13. Might as well bolt a Holley 600 cfm four barrel on it. That'll give it some fuel! Far better, in my limited experience, to work on incremental increases in the flow of intake and exhaust. The '04 models have 9.8:1 compression, and with a very old combustion chamber design, and relatively inefficient air-cooling, that is pushing it. If she could handle more, I think MG would have given that to us. The engine may be close to its thermal limit, and that is best respected.
  14. Just how I came to be standing between timber and Pontiac escapes me. As Paul Simon sang... "Either way you look at it, you lose..."
  15. One of the folding multi-tools, often for bicycle use w/hex wrenches, can be very handy. A Co2 tire inflator is good. Maybe 10/12 and 13/14 open/box end wrenches. 4-in-1 screwdriver. Maybe a 6" Crescent wrench. I'll have to dig my kit out and see what they put in there.
  16. It seems that the '99-'01s ('02s?) have 53mm tubes and the later bikes have 54s. Got a message back from a fellow on eBay and his measurement was 53.25mm. I like the OEM bars, as they have that "safety bolt" which threads into the upper triple to keep the bar from rotating. Might be more show than go, but it offers at least some assurance.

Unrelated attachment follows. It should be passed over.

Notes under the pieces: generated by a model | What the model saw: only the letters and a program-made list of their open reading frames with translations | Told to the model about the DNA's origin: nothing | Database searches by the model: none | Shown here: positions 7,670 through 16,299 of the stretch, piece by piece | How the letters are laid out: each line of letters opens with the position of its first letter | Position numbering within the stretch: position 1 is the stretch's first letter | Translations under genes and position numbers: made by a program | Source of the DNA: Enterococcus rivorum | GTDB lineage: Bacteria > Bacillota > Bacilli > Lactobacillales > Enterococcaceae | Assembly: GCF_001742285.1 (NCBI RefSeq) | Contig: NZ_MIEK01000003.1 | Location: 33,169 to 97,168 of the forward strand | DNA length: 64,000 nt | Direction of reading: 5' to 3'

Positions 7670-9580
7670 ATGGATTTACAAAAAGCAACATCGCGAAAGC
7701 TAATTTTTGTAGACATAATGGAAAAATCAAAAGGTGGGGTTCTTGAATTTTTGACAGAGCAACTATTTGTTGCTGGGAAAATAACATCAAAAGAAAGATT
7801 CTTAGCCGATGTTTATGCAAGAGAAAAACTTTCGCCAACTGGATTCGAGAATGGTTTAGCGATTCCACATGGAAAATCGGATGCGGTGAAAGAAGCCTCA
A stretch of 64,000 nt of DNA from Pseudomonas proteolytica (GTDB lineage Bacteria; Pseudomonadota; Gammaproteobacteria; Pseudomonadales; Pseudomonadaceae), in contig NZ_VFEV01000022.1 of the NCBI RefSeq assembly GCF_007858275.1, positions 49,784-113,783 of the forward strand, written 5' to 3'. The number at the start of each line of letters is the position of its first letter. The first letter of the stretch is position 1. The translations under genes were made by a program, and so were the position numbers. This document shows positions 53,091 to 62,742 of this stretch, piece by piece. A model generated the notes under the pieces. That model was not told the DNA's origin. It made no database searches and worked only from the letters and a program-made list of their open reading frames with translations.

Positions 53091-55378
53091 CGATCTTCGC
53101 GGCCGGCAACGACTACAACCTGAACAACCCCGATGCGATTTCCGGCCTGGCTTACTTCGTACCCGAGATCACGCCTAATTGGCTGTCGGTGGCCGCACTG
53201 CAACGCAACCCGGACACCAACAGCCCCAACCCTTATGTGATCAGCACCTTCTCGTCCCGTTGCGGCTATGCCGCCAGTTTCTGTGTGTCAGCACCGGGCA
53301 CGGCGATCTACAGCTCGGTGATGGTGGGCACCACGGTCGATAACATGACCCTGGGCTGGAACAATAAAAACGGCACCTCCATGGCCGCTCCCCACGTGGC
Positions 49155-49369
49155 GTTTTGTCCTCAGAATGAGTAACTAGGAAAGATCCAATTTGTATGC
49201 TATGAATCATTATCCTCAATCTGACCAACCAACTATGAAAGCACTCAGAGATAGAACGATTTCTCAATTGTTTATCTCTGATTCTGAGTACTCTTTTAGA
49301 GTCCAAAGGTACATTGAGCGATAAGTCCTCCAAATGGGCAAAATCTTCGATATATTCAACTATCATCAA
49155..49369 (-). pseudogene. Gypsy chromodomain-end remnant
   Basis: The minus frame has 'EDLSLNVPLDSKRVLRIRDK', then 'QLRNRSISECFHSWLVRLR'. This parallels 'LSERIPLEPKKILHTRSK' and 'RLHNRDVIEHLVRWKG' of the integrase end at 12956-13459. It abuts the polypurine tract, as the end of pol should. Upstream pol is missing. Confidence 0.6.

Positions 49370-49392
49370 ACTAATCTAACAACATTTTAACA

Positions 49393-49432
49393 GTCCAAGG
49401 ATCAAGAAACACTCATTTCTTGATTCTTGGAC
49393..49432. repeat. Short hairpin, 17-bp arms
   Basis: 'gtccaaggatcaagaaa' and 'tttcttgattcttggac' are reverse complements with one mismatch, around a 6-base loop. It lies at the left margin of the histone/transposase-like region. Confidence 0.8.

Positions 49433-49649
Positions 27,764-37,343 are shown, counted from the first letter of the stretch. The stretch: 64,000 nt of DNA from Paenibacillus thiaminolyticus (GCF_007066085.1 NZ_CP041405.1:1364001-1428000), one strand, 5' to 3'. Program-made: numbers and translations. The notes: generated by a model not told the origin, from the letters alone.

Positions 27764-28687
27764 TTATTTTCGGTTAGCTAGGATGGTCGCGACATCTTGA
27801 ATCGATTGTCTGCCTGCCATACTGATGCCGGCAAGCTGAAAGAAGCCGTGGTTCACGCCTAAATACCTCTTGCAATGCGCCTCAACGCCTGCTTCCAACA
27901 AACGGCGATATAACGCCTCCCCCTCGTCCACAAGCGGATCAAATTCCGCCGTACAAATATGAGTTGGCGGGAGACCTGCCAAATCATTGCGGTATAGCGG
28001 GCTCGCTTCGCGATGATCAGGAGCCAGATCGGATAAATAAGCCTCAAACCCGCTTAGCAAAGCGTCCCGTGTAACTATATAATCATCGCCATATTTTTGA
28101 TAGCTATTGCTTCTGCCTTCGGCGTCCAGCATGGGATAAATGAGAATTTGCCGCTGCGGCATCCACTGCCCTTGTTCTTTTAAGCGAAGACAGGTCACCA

17. Like to stay Guzzi, but Buell and some GSXRs (that I know of) also used 54mm bars. And Woodcraft is waiting in the wings.
  18. If those are 54mm at the clamping surface, they are exactly what I am looking for. Also appears that they accept standard 7/8" bars?
  19. Now, those bars you have on "Hi Ho Silver", are they the OEM clipons?
  20. At 18mm, I suppose another 12-15mm, depending o the bars. I know that it would slightly quicken the steering, but I believe it was slowed a bit in the transition from short to long frame.
  21. Am thinking of clipons atop the upper triple on an '04 Ballabio. This will necessitate raising the fork tubes in the triples. They are currently standing about 18mm above the upper triple. Apparently, there is no handling or stability deficit? Anyone have a set? Finish need not be perfect. Otherwise, I search the web.